Fachrul Sidiq, Jakarta – Barefooted, Azis Syahputra and his wife stroll around the Hotel Indonesia traffic circle in Central Jakarta on Sunday to collect plastic bottles littered by participants of the weekly Car Free Day.
His 7-year-old daughter helped arrange the bottles in the cart he pulled, while sometimes asking her parents to buy her a drink. They searched deep into trash bins to look for plastic bottles. Sometimes, Azis has to go far into a gutter to find the trash that can be turned into money.
With their soiled shirts and ripped pants, they roam around the city daily. They end their work only after they feel exhausted and return to their small rented room in a house in Menteng, Central Jakarta, where eight other families of scavengers also have rooms.
If they are lucky, they are able to collect 14 kilograms of waste, which means they can pocket Rp 50,000 (US$3.50) from the garbage collector.
"That's not a lot. But we try to be grateful," said the 35-year-old Aziz, who came to Jakarta from Cilacap in Central Java 22 years ago. The great deal of adversity they faced had even evoked the thought of selling their child for money. "But we're advised [by other scavengers] not to and we began to think she may have a better future."
"We just try to earn enough to cover our daily needs," he said, adding that he was committed to supporting his daughter in pursuing an education.
Once his cart is full, he stores the waste with a garbage collector, locally known as a pengepul. After the waste is sorted, it is sent to a factory to be recycled.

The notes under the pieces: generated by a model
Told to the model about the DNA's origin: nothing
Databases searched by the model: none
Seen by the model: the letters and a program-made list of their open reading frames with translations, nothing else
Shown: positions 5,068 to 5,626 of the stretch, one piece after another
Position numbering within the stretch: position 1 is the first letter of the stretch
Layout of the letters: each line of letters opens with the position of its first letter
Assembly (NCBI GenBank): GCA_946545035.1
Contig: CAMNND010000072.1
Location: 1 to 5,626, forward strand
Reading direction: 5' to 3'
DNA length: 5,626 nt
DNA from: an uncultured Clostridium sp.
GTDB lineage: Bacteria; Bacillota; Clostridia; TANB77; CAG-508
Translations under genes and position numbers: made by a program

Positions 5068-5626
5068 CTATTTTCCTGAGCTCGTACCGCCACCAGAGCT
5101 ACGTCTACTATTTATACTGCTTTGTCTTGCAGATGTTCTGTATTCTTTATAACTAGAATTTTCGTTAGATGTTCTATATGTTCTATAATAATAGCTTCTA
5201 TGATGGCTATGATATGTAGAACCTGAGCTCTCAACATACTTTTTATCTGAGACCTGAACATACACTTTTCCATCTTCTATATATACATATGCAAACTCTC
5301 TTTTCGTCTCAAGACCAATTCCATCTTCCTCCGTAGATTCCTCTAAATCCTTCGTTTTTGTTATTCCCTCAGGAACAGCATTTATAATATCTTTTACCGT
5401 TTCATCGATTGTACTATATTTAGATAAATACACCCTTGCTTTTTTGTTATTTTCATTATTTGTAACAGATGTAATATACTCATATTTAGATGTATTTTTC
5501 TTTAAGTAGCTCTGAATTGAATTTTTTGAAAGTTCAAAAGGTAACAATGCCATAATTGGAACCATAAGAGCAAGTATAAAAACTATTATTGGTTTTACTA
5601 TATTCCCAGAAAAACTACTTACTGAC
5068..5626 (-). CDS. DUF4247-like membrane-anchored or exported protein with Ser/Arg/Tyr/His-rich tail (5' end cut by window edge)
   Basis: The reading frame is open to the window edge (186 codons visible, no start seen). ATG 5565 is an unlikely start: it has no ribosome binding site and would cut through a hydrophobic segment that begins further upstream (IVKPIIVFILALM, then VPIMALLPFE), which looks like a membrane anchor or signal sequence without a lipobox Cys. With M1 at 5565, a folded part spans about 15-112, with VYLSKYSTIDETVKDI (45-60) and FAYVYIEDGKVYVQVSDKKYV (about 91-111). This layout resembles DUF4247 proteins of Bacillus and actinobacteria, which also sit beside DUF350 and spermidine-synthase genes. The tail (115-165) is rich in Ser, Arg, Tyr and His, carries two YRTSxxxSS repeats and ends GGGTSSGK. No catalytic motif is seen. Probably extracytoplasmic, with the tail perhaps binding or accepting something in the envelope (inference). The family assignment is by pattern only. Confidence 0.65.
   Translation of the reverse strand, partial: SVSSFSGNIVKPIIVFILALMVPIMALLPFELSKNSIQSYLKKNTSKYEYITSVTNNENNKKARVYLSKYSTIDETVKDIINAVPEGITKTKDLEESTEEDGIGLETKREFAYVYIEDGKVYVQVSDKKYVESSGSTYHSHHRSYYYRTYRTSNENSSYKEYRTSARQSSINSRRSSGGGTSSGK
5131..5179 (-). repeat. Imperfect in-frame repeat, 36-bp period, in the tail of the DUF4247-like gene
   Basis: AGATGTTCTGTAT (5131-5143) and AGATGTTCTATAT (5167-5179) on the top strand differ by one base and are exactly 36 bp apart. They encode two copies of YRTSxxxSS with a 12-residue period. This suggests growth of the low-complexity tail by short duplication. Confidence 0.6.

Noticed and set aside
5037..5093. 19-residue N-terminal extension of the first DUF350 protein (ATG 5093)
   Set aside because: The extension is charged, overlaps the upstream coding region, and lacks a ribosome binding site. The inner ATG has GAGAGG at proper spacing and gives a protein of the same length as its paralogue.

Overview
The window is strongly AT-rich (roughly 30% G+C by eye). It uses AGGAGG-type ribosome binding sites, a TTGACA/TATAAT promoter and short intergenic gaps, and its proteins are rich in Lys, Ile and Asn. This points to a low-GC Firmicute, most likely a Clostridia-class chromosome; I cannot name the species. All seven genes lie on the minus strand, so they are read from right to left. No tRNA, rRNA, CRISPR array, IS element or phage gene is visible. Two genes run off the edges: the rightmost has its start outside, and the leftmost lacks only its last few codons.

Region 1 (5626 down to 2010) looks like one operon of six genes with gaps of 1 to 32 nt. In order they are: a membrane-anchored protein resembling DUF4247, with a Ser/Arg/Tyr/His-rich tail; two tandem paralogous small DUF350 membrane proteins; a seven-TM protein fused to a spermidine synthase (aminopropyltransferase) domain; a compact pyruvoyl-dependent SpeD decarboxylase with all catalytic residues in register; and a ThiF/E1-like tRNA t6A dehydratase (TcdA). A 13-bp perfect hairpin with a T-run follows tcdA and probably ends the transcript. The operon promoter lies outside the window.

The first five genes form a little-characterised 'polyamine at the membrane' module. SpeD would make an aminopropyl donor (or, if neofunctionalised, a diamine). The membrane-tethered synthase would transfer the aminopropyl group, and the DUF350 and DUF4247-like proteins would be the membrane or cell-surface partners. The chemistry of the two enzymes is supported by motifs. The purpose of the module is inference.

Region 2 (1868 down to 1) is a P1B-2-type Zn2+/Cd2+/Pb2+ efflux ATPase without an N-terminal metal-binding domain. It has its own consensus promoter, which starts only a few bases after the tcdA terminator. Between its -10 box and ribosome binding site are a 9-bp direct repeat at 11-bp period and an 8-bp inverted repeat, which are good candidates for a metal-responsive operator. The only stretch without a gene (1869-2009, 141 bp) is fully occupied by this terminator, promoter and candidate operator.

"We can actually directly send the waste to the factory and earn more, but it would be too energy-draining and time-consuming to take a cart to the factory in Kapuk Muara, Penjaringan, North Jakarta," Azis said. "That's how pengepul play their role, as they send the waste once in a month via trucks."
There are about 25,000 scavengers in Jakarta and its surrounding area, according to the Indonesia Scavengers Association (IPI). Many of them are stationed at the Bantar Gebang dump site in Bekasi, West Java, where Jakarta's 7,400 tons of waste are disposed daily.
Annually, the capital produces 2.5 million tons of waste, 357,000 of which is plastic. Not all of the waste can be dumped at Bantar Gebang, the only landfill for Jakarta's waste, which is to reach full capacity in 2021. Some of the untreated waste pollutes the city's rivers and ends up becoming marine debris.
Data from the city's environment agency reveals that the accumulation of plastic waste in Jakarta's rivers has created a layer of sediment 50 centimeters thick, which can cause floods.
"Plastic is our money so we do anything for it. I don't mind having to dive into a gutter to collect it," Azis. "We sometimes go to places the orange troops do not reach," he added, referring to the city's official team for cleaning up waste.
The efforts of the scavengers are important to help the city sort the types of waste. Although the administration has launched a waste bank program, which encourages residents to collect waste and sort it based in exchange for money, it has yet to gain popularity citywide.
Although there were no formal agreements between the administration and the scavengers, the agency's waste management division head Rahmawati admitted that they had contributed to the city's waste recycling efforts.
Despite their contributions, scavengers are often confronted by the city's Public Order Agency officials and the activity is highly associated with social illness. Azis acknowledged there are scavengers who take things they should not.
Even though the prejudice against them does not show signs of ending, the work continues to attract people. Dewi Anggraeni, 33, who came to Jakarta from Pemalang, Central Java, 16 years ago, said that many people from outside the capital come to the city to become scavengers.
"The competition gets tougher every day," she said.